We examined subcellular histamine localizations in purified human basophils that were stimulated to degranulate with FMLP using an ultrastructural enzyme-affinity technique. Basophils were collected at early (0, 20 seconds, 1 minute) and late (10 minutes to 6 hours) time points poststimulation and were prepared for routine ultrastructural and diamine oxidase-gold (DAO-gold) cytochemical analysis. Histamine was present in unaltered cytoplasmic secretory granules (30.77 gold particles per square micrometer; P < .001 compared with background); specificity controls (histamine absorption, diamine oxidase digestion) abrogated granule labeling for histamine. Altered granules in stimulated cells were not significantly labeled for histamine, as compared with background (P = not significant); unaltered granules in the same cells contained more histamine than altered granules (P < .05). During recovery times, spanning 10 minutes to g hours, granules again appeared to be electron-dense and contained histamine (33.49/μm2; P = not significant as compared with unaltered granules in 1- minute FMLP-stimulated cells, and P < .05 as compared with altered granules in 1-minute FMLP-stimulated samples). Other structures devoid of histamine in actively secreting cells included extruded granules and intragranular and extruded Charcot-Leyden crystals. Recovering basophils displayed morphologic evidence of material and membrane conservation, granule content condensation, and biosynthesis. Subcellular histamine-rich sites in actively recovering basophils included condensing granules and collections of cytoplasmic vesicles in three locations: beneath the plasma membrane, adjacent to granules, and in the Golgi region. These studies show that unaltered granules of actively releasing human basophils, as well as similar granules that are reconstituted after FMLP-stimulated degranulation, contain histamine, but that altered granules in stimulated cells undergoing degranulation are devoid of histamine. Reconstitution of histamine-rich granules is associated with DAO-gold-positive cytoplasmic vesicles, suggesting transport of histamine derived from either new synthesis, re-uptake of released histamine, or both, to reconstituted granules.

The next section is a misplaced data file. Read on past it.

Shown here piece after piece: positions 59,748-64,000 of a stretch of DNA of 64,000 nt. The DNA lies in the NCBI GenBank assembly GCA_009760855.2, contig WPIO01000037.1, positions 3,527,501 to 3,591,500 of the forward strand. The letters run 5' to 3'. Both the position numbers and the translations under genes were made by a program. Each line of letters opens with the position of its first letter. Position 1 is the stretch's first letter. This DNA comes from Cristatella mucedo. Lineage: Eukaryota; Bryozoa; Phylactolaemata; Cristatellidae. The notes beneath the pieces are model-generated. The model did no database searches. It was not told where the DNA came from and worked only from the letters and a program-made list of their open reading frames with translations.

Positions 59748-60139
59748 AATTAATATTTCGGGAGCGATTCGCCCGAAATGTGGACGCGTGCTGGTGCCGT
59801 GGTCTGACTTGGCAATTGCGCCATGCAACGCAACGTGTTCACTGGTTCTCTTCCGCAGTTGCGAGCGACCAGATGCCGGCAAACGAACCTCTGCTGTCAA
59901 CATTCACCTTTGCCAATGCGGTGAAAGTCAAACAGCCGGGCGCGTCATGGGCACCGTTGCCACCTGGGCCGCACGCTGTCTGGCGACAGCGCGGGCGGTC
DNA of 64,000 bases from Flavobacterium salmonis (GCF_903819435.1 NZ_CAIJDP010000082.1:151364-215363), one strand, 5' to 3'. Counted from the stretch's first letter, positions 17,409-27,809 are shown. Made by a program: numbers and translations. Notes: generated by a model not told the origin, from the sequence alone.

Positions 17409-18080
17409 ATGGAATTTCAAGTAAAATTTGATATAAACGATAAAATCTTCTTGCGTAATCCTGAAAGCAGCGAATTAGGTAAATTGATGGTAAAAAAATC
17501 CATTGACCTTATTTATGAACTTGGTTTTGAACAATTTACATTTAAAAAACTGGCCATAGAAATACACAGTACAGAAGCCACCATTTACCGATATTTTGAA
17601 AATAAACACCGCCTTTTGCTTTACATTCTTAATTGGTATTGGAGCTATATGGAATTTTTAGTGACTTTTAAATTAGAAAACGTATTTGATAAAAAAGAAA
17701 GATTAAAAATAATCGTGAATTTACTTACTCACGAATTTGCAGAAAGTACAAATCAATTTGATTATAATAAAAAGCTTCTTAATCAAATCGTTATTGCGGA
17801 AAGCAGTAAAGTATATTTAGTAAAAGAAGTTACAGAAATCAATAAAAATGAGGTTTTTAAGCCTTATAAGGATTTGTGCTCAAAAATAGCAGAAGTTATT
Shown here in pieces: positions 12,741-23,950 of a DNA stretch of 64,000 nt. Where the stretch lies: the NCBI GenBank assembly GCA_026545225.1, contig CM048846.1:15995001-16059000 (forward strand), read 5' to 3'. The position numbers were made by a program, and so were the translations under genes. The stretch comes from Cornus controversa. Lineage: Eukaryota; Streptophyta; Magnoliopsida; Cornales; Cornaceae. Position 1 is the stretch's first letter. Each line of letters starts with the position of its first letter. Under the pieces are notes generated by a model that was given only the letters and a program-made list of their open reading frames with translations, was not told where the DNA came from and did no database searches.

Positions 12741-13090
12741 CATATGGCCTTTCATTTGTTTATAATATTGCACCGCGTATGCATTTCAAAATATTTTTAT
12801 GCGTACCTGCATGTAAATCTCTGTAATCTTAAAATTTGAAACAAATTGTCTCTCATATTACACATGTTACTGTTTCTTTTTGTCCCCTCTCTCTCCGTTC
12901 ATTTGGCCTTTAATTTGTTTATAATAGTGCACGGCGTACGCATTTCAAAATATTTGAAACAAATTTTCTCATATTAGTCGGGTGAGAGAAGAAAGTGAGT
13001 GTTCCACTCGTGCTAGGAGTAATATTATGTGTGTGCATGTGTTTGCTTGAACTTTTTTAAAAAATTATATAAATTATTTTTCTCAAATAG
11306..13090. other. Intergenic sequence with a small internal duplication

|Original language||English (US)|
|Number of pages||7|
|State||Published - Nov 1 1995|
ASJC Scopus subject areas
- Cell Biology